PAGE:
The year 2018 has been a peculiar one as a Cyclone had appeared during the onset of the Southwest Monsoon season while the other was seen during the fag end of the Southwest Monsoon season. The onset had begun at the Bay Islands on May 25 while it reached Kerala right on time on May 29.
In fact, the onset of Monsoon had seen two Cyclones, both of which did not directly impact the Indian region. The first named storm of 2018, Sagar had formed on May 16 and stayed until May 20. It made its landfall over Gulf of Aden and had affected areas of Yemen, Somalia, Ethiopia and Djibuti.
The second Cyclone was Mekunu which had a life span of May 21 to 27 and was the first extremely severe Cyclone of the season, also the most intense and the third in history to make landfall over Arabian Peninsula.
Meanwhile, Monsoon 2018 ended with Cyclone Daye which had formed in the Bay of Bengal and moved inland giving rainfall activity over many parts of the country.
Now, another Cyclone Luban has formed in the Arabian Sea, which is the first of the Post Monsoon season. Usually, it has been the Bay of Bengal, which has been the most favourite basin during the beginning of Post Monsoon season, however, this time, it has been the Arabian Sea which has seen more storms.
There have also been instances wherein Cyclones have originated during the same time as compared to the previous years. Let us take a look at the strongest Cyclones that originated on either side of the coast over the last few years.
2013: The year 2013 saw Phailin which was a Cat 5 storm, a very severe Cyclonic Storm which had entered from the Gulf of Thailand as a low or depression on October 4 and lasted till Oct 12 hitting Odisha with torrential rainfall. In fact, it was the most severe Super Cyclone to have hit Odisha since the year 1999.
2014: Another Cyclone was Hudhud which had appeared as a low on October 6 and made landfall over Visakhapatnam on October 12, causing heavy rains over the region.
2015: In the year 2015, it was Cyclone Komen’s turn which appeared over the Bay of Bengal in the thick of the Monsoon season. The Cyclone was short lived, had formed on July 31 and made landfall over Bangladesh. Moreover, the system had caused very hefty rains over several parts of West Bengal.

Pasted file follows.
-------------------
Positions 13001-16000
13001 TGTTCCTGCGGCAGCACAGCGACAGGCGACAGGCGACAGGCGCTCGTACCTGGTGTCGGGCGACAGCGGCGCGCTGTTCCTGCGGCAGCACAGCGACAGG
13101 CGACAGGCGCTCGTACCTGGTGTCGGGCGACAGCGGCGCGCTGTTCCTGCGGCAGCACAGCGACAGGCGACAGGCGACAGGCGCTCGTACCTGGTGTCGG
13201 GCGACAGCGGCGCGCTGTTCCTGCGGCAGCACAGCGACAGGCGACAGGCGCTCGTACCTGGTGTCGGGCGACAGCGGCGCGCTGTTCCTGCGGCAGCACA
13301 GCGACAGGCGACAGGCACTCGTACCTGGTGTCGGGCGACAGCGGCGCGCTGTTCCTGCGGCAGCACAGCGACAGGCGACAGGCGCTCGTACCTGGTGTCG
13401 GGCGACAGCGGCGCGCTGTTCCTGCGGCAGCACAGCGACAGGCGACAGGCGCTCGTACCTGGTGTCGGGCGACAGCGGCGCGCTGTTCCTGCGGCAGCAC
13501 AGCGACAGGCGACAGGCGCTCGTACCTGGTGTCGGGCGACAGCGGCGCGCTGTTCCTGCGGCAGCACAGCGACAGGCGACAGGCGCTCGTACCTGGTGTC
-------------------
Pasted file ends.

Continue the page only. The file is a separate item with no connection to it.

2016: Cyclone Vardah has originated over the Andaman and Nicobar Islands on December 6 and was the longest-lived storm which stayed until December 19. After making landfall near Chennai on December 13, after which it went through and through Peninsular India and moved towards the Arabian Sea. Not only did it affect several parts of India but also resulted in some hefty rains over Thailand, and Malaysia.
2017: 2017 saw Cyclone Ockhi which had moved just brushing extreme southern parts of South India. This system did not make a landfall over a landmass but instead, dissipated in the sea itself. This storm which had crossed near the southern tip on November 30, did give hefty rainfall over Tamil Nadu as well as Kerala causing widespread destruction over these areas. Sri Lanka had borne enough brunt resulting in hefty showers.
Any major Cyclone’s landfall is significant, and the million-dollar question always remains as to where will it hit since that decides how much rain will that system give over a particular area.
Moreover, severe Cyclones develop an eye. The landfall is considered when the eye passes which takes about two hours. Usually, six hours before and after the landfall, intense weather activity takes place in terms of very heavy rains along with strong winds.
Please Note: Any information picked from here must be attributed to skymetweather.com